Sons of Saviors
The Red Jews in Yiddish CultureUniversity of Pennsylvania Press Jewish Culture and Contexts
Envisioned as a tribe of ruddy-faced, redheaded, red-bearded Jewish warriors, bedecked in red attire who purportedly resided in isolation at the fringes of the known world, the Red Jews are a legendary people who populated a shared Jewish-Christian imagination. But in fact the red variant of the Ten Lost Tribes of Israel is a singular invention of late medieval vernacular culture in Germany. This idiosyncratic figure, together with the peculiar term “Red Jews,” existed solely in German and Yiddish, the German-Jewish vernacular. These two language communities assessed the Red Jews differently and contested their significance, which is to say, they viewed them in different shades of red. The voyage of the Red Jews through the Jewish and Christian imagination, from their medieval Christian nascence, through early modern Old Yiddish literature, to modern Yiddish culture in Eastern Europe, Palestine, and America, is the story of this book.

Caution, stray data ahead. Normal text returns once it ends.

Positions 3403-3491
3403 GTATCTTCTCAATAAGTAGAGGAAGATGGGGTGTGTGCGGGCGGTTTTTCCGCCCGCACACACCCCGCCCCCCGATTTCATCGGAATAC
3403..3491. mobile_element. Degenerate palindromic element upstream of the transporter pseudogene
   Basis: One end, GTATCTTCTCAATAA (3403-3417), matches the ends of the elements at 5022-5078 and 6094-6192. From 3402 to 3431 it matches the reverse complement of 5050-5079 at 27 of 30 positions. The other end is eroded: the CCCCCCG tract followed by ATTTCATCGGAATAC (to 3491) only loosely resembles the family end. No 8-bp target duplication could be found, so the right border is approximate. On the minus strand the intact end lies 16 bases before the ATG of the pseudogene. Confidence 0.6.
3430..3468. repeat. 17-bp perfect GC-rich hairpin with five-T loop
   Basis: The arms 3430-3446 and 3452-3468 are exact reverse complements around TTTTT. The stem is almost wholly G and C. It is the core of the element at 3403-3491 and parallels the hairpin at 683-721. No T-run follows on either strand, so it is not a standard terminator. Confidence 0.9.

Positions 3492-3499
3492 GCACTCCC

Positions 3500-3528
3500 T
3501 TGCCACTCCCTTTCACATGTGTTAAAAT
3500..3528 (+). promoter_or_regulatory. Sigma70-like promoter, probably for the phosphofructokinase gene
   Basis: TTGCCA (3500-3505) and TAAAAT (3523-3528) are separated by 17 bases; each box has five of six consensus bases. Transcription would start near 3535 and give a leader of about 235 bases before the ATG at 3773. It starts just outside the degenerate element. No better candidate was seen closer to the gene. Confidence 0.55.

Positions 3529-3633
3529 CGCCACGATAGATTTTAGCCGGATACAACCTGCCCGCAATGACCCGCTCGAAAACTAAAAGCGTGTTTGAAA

By studying this vernacular icon, Rebekka Voß contributes to our understanding of the formation of minority awareness and the construction of Ashkenazic Jewish identity through visual cultural encounters. She also spotlights the vitality of vernacular culture by demonstrating how the premodern motif of the Red Jews informed modern Yiddish literature, and how the stereotype of Jewish red hair found its way into Jewish social critiques, political thought, and arts through the present day.
Sons of Saviors is a story about power: the Yiddish reappropriation of the Red Jews subverted the Christian color symbolism by adjusting the focus on redness from a negative stereotype into a proud badge of self-assertion. The book also includes in an appendix the full text of a significant Yiddish tale featuring the Red Jew, translated by the author.